Toyota New Global Architecture

Building the future

Toyota New Global Architecture – a state of the art new way to build cars that are better for us, our customers and the environment

Red Prius exterior

Our Always A Better Way philosophy is an expression that continuous improvement is possible, in fact it’s an essential part of any successful organisation. That’s why we’ve developed the Toyota New Global Architecture (TNGA). TNGA is an extension of the famous Toyota Production System, which is widely studied and admired for its efficiency. TNGA will help us build cars using standardised platforms, powertrains and major components, to make cars that require fewer resources to build, give a safer and more enjoyable drive, and have even greater fuel-efficiency.

A platform is the basic core around which the rest of a car is built. Globally, Toyota currently uses more than 100 uniquely modified platforms and sub-platforms, and 800 powertrains, including engines modified to fit those different platforms. But, with TNGA, just five layouts will be needed for the whole range, from compact sports cars to SUVs. The size and position of other key components will be standardised, too.

TNGA platform
TNGA platform

But that doesn’t mean that the cars will all look the same. Far from it, in fact. The standardised TNGA elements will be largely out of sight, giving Toyota designers the freedom to produce cars that are visually distinctive, as can be seen in the all new Prius and the C-HR Concept car – both of which were designed using TNGA.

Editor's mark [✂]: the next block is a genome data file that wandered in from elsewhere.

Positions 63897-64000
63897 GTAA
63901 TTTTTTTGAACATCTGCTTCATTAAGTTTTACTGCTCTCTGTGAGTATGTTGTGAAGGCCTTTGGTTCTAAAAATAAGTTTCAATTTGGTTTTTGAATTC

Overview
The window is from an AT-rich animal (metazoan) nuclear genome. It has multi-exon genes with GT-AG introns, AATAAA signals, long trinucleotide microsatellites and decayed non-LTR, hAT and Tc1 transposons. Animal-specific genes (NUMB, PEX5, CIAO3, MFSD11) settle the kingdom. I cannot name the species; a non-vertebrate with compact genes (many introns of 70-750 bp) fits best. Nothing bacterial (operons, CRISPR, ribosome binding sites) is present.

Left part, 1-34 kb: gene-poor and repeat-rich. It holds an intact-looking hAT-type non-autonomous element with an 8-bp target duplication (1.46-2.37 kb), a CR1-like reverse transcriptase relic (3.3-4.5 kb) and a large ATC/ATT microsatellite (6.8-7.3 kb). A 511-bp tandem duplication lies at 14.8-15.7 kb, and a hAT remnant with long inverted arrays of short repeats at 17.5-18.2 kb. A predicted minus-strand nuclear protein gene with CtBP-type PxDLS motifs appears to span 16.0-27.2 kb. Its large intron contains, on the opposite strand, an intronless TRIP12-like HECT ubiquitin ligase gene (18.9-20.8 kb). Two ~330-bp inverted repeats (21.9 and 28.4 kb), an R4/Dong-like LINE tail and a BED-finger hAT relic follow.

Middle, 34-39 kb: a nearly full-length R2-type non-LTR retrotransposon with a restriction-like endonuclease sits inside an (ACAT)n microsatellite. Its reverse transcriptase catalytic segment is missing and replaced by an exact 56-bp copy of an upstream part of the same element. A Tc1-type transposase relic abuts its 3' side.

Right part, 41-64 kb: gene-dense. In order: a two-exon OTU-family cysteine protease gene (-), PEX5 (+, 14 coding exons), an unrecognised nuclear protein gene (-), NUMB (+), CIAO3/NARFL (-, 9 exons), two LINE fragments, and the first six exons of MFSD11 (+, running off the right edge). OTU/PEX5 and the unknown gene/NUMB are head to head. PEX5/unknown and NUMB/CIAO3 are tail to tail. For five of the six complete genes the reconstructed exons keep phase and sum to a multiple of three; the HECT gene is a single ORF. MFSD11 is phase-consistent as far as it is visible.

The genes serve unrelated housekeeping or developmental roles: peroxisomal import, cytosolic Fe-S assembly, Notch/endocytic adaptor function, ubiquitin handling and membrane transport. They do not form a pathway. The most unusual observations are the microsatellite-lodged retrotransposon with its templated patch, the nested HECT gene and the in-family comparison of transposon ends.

As well as cutting-edge design, the TNGA-developed cars will give a significantly improved drive experience. The TNGA platform means low-stance designs, giving the cars a lower centre of gravity than before, which, in turn, will give better suspension, stability and handling. Strategic use of high-strength steel gives the new Prius a 60 per cent more rigid body shell, which also contributes to greater responsiveness as well as safety. And the new TNGA powertrains will increase fuel-efficiency by up to 15 per cent.

TNGA engine image
TNGA platform

As TNGA-built cars will be able to use many uniform parts, fewer components will need to be designed, produced and shipped. The cars will also need 20 per cent less manpower to build – freeing up a significant amount of time that can be devoted to designing new cars. Fewer components and less manpower will make factories greener too, which is obviously better for the environment.

Looking to the future, TNGA will be the foundation for all Toyota’s powertrain and vehicle development, and by 2020 half of Toyota’s will be built using TNGA.

CH-R concept car

On progress made so far, Toyota President Akio Toyoda said: “I want 2015 to be a year in which we take steady and bold steps toward sustainable growth. We can do this by launching new models that incorporate TNGA, and making good use of this intentional pause to strengthen our competitiveness. We aim to be a company that grows sustainably – a tree with a strong trunk.”

Published: 28 October 2015

Information correct at time of publication.

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